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Print Version Main Index : Biographies : Life of John Bunyan Index : Page 12
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The Life of John Bunyan
by Edmund Venables, M.A.

CHAPTER III.

The Pilgrim, having now floundered through the Slough of Despond, passed through the Wicket Gate, climbed the Hill Difficulty, and got safe by the Lions, entered the Palace Beautiful, and was "had in to the family." In plain words, Bunyan united himself to the little Christian brotherhood at Bedford, of which the former loose- living royalist major, Mr. Gifford, was the pastor, and was formally admitted into their society. In Gifford we recognize the prototype of the Evangelist of "The Pilgrim's Progress," while the Prudence, Piety, and Charity of Bunyan's immortal narrative had their human representatives in devout female members of the congregation, known in their little Bedford world as Sister Bosworth, Sister Munnes, and Sister Fenne, three of the poor women whose pleasant words on the things of God, as they sat at a doorway in the sun, "as if joy did make them speak," had first opened Bunyan's eyes to his spiritual ignorance. He was received into the church by baptism, which, according to his earliest biographer, Charles Doe "the Struggler," was performed publicly by Mr. Gifford, in the river Ouse, the "Bedford river" into which Bunyan tells us he once fell out of a boat, and barely escaped drowning. This was about the year 1653. The exact date is uncertain. Bunyan never mentions his baptism himself, and the church books of Gifford's congregation do not commence till May, 1656, the year after Gifford's death. He was also admitted to the Holy Communion, which for want, as he deemed, of due reverence in his first approach to it, became the occasion of a temporary revival of his old temptations. While actually at the Lord's Table he was "forced to bend himself to pray" to be kept from uttering blasphemies against the ordinance itself, and cursing his fellow communicants. For three-quarters of a year he could "never have rest or ease" from this shocking perversity. The constant strain of beating off this persistent temptation seriously affected his health. "Captain Consumption," who carried off his own "Mr. Badman," threatened his life. But his naturally robust constitution "routed his forces," and brought him through what at one time he anticipated would prove a fatal illness. Again and again, during his period of indisposition, the Tempter took advantage of his bodily weakness to ply him with his former despairing questionings as to his spiritual state. That seemed as bad as bad could be. "Live he must not; die he dare not." He was repeatedly near giving up all for lost. But a few words of Scripture brought to his mind would revive his drooping spirits, with a natural reaction on his physical health, and he became "well both in body and mind at once." "My sickness did presently vanish, and I walked comfortably in my work for God again." At another time, after three or four days of deep dejection, some words from the Epistle to the Hebrews "came bolting in upon him," and sealed his sense of acceptance with an assurance he never afterwards entirely lost. "Then with joy I told my wife, 'Now I know, I know.' That night was a good night to me; I never had but few better. I could scarce lie in my bed for joy and peace and triumph through Christ."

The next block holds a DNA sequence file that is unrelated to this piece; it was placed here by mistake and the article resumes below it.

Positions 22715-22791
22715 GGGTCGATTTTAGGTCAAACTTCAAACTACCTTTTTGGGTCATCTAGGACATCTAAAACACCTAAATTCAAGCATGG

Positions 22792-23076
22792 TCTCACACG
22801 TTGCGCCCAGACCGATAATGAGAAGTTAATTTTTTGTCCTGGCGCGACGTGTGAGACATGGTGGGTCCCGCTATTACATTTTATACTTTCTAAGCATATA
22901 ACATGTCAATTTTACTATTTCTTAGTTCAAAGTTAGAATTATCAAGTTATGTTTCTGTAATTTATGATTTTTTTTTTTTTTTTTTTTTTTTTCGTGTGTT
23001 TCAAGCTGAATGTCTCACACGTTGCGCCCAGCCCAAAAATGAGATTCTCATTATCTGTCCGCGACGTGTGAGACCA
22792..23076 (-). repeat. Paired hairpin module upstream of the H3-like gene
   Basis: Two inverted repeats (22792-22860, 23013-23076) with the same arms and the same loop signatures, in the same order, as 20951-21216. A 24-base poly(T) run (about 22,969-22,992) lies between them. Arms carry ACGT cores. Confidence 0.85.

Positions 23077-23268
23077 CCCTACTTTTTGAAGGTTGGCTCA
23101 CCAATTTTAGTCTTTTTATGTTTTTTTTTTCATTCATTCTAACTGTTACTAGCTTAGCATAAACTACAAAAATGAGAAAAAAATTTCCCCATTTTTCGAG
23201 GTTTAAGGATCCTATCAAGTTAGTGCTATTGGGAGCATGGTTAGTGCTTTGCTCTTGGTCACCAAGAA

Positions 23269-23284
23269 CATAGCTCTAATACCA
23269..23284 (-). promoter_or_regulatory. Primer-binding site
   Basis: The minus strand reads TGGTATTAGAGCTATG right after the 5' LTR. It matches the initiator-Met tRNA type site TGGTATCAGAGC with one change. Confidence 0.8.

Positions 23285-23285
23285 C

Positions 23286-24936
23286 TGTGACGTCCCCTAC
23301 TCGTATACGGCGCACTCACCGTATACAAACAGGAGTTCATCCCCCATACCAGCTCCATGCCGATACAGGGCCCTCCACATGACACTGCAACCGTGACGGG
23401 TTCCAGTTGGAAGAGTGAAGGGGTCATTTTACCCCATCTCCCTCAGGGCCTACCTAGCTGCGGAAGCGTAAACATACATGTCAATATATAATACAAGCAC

During this time Bunyan, though a member of the Bedford congregation, continued to reside at Elstow, in the little thatched wayside tenement, with its lean-to forge at one end, already mentioned, which is still pointed out as "Bunyan's Cottage." There his two children, Mary, his passionately loved blind daughter, and Elizabeth were born; the one in 1650, and the other in 1654. It was probably in the next year, 1655, that he finally quitted his native village and took up his residence in Bedford, and became a deacon of the congregation. About this time also he must have lost the wife to whom he owed so much. Bunyan does not mention the event, and our only knowledge of it is from the conversation of his second wife, Elizabeth, with Sir Matthew Hale. He sustained also an even greater loss in the death of his friend and comrade, Mr. Gifford, who died in September, 1655. The latter was succeeded by a young man named John Burton, of very delicate health, who was taken by death from his congregation, by whom he was much beloved, in September, 1660, four months after the restoration of the Monarchy and the Church. Burton thoroughly appreciated Bunyan's gifts, and stood sponsor for him on the publication of his first printed work. This was a momentous year for Bunyan, for in it Dr. Brown has shown, by a "comparison of dates," that we may probably place the beginning of Bunyan's ministerial life. Bunyan was now in his twenty-seventh year, in the prime of his manly vigour, with a vivid imagination, ready speech, minute textual knowledge of the Bible, and an experience of temptation and the wiles of the evil one, such as few Christians of double his years have ever reached. "His gifts could not long be hid." The beginnings of that which was to prove the great work of his life were slender enough. As Mr. Froude says, "he was modest, humble, shrinking." The members of his congregation, recognizing that he had "the gift of utterance" asked him to speak "a word of exhortation" to them. The request scared him. The most truly gifted are usually the least conscious of their gifts. At first it did much "dash and abash his spirit." But after earnest entreaty he gave way, and made one or two trials of his gift in private meetings, "though with much weakness and infirmity." The result proved the correctness of his brethren's estimate. The young tinker showed himself no common preacher. His words came home with power to the souls of his hearers, who "protested solemnly, as in the sight of God, that they were both affected and comforted by them, and gave thanks to the Father of mercies for the grace bestowed on him." After this, as the brethren went out on their itinerating rounds to the villages about, they began to ask Bunyan to accompany them, and though he "durst not make use of his gift in an open way," he would sometimes, "yet more privately still, speak a word of admonition, with which his hearers professed their souls edified." That he had a real Divine call to the ministry became increasingly evident, both to himself and to others. His engagements of this kind multiplied. An entry in the Church book records "that Brother Bunyan being taken off by the preaching of the gospel" from his duties as deacon, another member was appointed in his room. His appointment to the ministry was not long delayed. After "some solemn prayer with fasting," he was "called forth and appointed a preacher of the word," not, however, so much for the Bedford congregation as for the neighbouring villages.